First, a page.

(Guest Post by Matthew Ladner)
Good write up in the WaPo wonkblog on Robert Putnam’s new book. Obvious resonance with Charles Murray’s book Coming Apart. In fact Murray had some “scissor graphs” of his own:
This bit from the WaPo article was especially poignant:
Lola and Sofia, as Putnam names them (all of the ethnography subjects in the book are anonymous), have navigated life without coaches, pastors, tutors, friends’ parents, counselors, neighbors, community groups, parents’ co-workers and family friends. They feel abandoned even by the one group of adults we like to think poor kids can always count on — their teachers.
“In junior high,” Lola, the older sister, explains to Putnam’s team, “the teachers actually cared.”
“In high school, teachers don’t care,” Sofia says.
“The teachers would even say out loud that they get paid to be there,” Lola says.
“Just to be there,” Sofia says. “Just to babysit.”
“Yeah,” Lola adds, “that they’re there just to babysit, that they don’t care if we learn or not.”
They believe the honors classes at their high school got all the good teachers, but they don’t understand how students were chosen for those classes. Only the smart kids, they say, were told about the SATs. They tried to join after-school activities — the very venue where they might find structure and mentors — but Lola was told her reading wasn’t good enough for a reading club, and Sofia that her grades weren’t high enough to play volleyball.
Through their eyes, coaches and teachers were gatekeepers who extended opportunity only to chosen students.
Their view of the world around them is a deeply lonely one. And it exposes an inverse reality among the privileged that Putnam admits he did not previously see even in the lives of his own children: Take away the parents who drive you to soccer, the peers you know who went off to college, the neighbor who happens to need a summer intern — and childhood is bewildering. A task as simple as picking the right math class becomes another trapdoor to failure.
The privileged kids don’t just have a wider set of options. They have adults who tailor for them a set of options that excludes all of the bad ones.
Meanwhile, for a child like Sofia, “she’s just completely directionless, because life happens to her,” Putnam says. “What she’s learned her whole life is that life is not something you do, it’s something you endure.”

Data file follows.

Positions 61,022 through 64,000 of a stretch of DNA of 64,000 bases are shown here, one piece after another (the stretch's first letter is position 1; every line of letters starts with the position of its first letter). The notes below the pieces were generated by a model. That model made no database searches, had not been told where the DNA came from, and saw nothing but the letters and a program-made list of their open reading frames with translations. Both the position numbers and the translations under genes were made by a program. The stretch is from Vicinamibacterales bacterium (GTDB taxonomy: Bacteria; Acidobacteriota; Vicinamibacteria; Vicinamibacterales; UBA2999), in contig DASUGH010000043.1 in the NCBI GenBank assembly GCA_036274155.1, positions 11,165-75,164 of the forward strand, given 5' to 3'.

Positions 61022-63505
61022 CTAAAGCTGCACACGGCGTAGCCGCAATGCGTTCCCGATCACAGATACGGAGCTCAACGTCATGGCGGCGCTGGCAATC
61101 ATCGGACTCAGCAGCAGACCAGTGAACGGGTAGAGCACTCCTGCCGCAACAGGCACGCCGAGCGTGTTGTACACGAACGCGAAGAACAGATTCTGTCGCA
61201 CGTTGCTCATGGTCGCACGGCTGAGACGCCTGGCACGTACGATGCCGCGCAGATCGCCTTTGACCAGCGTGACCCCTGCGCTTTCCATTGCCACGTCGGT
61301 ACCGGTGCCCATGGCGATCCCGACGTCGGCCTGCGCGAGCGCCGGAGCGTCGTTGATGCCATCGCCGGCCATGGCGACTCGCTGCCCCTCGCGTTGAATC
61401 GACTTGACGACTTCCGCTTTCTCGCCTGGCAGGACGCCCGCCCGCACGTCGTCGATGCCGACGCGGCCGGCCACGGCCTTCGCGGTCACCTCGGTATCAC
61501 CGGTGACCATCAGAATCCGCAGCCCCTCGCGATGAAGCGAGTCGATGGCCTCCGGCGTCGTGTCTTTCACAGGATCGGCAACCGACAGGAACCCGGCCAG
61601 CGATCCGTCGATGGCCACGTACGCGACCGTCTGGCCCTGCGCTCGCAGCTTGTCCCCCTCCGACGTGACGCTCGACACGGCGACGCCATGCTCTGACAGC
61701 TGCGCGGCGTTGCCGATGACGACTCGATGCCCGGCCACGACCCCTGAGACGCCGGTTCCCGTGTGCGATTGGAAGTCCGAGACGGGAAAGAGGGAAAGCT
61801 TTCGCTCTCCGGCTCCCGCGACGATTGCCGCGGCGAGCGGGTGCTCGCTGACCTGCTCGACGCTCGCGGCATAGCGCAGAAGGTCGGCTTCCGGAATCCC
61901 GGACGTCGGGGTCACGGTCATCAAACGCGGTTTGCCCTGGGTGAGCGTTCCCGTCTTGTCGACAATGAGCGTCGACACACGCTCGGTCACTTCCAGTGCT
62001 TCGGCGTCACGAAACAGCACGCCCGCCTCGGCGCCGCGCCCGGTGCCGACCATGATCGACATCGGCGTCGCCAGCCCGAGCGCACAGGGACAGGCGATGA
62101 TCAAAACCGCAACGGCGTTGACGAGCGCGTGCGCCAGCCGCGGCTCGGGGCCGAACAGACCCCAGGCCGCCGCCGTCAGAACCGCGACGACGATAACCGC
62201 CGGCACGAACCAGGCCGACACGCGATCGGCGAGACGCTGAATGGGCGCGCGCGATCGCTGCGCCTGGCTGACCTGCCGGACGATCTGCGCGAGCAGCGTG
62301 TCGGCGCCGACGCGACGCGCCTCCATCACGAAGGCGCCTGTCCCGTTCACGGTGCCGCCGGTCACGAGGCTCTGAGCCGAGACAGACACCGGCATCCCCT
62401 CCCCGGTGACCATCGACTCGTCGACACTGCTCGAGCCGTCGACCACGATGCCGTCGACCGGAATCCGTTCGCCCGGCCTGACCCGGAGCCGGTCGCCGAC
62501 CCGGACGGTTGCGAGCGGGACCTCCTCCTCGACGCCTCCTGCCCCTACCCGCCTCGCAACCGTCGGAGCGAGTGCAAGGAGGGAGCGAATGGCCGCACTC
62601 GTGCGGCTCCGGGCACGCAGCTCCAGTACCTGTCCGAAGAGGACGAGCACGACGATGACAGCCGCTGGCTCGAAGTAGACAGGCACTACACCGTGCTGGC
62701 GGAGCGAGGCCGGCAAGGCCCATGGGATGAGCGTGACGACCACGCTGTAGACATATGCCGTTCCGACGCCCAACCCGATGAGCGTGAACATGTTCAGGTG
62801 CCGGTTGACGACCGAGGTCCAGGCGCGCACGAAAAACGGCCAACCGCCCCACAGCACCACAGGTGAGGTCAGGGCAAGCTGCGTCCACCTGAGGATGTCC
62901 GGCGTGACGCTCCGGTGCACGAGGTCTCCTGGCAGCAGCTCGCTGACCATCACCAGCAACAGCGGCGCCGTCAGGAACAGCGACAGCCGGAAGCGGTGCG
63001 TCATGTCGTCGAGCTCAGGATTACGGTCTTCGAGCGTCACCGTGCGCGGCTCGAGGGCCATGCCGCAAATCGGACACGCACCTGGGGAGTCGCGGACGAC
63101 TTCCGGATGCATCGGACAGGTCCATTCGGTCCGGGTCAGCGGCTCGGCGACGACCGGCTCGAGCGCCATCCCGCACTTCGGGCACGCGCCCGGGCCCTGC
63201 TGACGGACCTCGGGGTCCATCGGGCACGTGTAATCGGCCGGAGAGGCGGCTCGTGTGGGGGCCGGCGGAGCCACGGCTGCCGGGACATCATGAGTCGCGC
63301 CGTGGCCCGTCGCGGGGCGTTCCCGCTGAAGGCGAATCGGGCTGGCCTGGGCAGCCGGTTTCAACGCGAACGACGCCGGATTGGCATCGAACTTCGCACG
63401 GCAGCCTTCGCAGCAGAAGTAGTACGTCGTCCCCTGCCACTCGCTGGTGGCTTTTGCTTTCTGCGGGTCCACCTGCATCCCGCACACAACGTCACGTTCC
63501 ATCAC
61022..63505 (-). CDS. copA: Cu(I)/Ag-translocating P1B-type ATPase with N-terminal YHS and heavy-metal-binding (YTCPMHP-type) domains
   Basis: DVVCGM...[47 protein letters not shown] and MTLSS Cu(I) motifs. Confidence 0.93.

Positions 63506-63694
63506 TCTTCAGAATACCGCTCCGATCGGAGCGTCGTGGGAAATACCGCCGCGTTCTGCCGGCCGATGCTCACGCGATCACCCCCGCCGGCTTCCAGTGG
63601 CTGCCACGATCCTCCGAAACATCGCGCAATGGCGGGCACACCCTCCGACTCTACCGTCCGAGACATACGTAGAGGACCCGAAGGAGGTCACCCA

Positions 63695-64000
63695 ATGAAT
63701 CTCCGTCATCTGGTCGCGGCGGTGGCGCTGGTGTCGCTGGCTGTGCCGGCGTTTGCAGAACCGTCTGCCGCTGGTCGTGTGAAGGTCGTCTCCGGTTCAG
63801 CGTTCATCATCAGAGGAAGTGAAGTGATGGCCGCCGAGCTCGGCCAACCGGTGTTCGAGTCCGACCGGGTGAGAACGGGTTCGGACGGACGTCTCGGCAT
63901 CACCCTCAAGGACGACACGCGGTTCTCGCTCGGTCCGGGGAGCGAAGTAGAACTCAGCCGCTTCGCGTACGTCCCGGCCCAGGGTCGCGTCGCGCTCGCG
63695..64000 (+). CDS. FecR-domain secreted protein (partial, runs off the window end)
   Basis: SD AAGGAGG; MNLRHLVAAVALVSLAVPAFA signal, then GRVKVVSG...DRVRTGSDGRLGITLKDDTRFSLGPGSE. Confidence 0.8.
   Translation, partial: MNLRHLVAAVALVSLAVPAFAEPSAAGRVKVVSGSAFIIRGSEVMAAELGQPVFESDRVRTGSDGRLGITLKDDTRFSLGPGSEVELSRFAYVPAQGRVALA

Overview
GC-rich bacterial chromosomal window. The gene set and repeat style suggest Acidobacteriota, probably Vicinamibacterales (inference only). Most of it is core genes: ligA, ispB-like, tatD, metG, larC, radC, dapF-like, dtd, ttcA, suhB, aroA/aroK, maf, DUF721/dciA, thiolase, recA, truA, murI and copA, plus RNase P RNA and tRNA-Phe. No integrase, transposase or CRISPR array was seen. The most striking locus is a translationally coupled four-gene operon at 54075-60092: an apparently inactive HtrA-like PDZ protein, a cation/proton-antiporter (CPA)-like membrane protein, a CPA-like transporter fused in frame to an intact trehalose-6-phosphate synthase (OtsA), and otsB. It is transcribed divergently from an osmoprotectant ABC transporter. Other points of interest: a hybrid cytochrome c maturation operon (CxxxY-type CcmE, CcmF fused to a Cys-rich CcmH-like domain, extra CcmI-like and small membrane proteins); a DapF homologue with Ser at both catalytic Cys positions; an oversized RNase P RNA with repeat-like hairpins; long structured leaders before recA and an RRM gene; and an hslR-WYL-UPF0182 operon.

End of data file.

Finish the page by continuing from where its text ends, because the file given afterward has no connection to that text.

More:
Before you rush off to use poverty as a blanket excuse for the failings of the public school system, let me note the following: many of today’s poor children had multiple generations of ancestors who had the opportunity to attend public schools that were funded generously compared to schools around the world. Ideally public education serves as an agent of class mobility, but obviously we have been getting far less of this than desired. The costs of the failures of our social institutions-including but certainly not limited to our educational institutions-seem to be compounding over time.
These two young ladies could have been in my middle school class; in fact, I’ve taught these two young ladies year after year for two decades. One of my biggest frustrations is what they voiced; they leave the caring confines of middle school to high schools of inconsistent commitment, indifference, or insidious impediment to their learning and growth. It’s not a badge of honor to be told that your 8th grade math teacher was ‘the best I ever had’; our children have suffered substandard education for decades, and if not for the pressure of choice we may be even worse off.
Joel Klein gave a press conference when he was NYC chancellor and said something to the effect that people tell him all the time that we will never do anything about education until we do something about poverty. He said he tells them they have got it wrong, that we will never do anything about poverty until we do something about education.
Having seen what’s happened with many in my age group, I submit that it’s not just the kids that are lost, it’s the parents.
In many cases the parents are themselves coping with:
– unexpected ‘systemic’ unemployment at what would have been their peak earning years, owing to offshoring, RIFs, intrusive and punitive gov’t policy, etc.;
– abrupt and wide-ranging cultural changes and impositions, thanks to an immigration policy based almost entirely on lack of enforcement and gov’t-led ‘social engineering’ mandates;
– loss of “standby” jobs owing to tech. change, massive unrestricted immigration, and employment-adverse gov’t economic policies;
– increases in health-care costs;
– tax increases;
– housing cost increases (particularly at the rental level);
– massive increases in education costs so that further career training or retraining is not affordable;
– across-the-board loss of traditional support structures (family, community, industry, company, church, schools at every level).
If Mom and Dad can’t make sense of the world around them anymore (and increasingly, they cannot) or even just dig themselves out of the hole they’ve been thrown into (and increasingly, no amount of even *successful* effort will accomplish this), then the kids are even less likely to even try to participate in what used to be a productive society. If they do try, they are far less likely to be successful at that participation.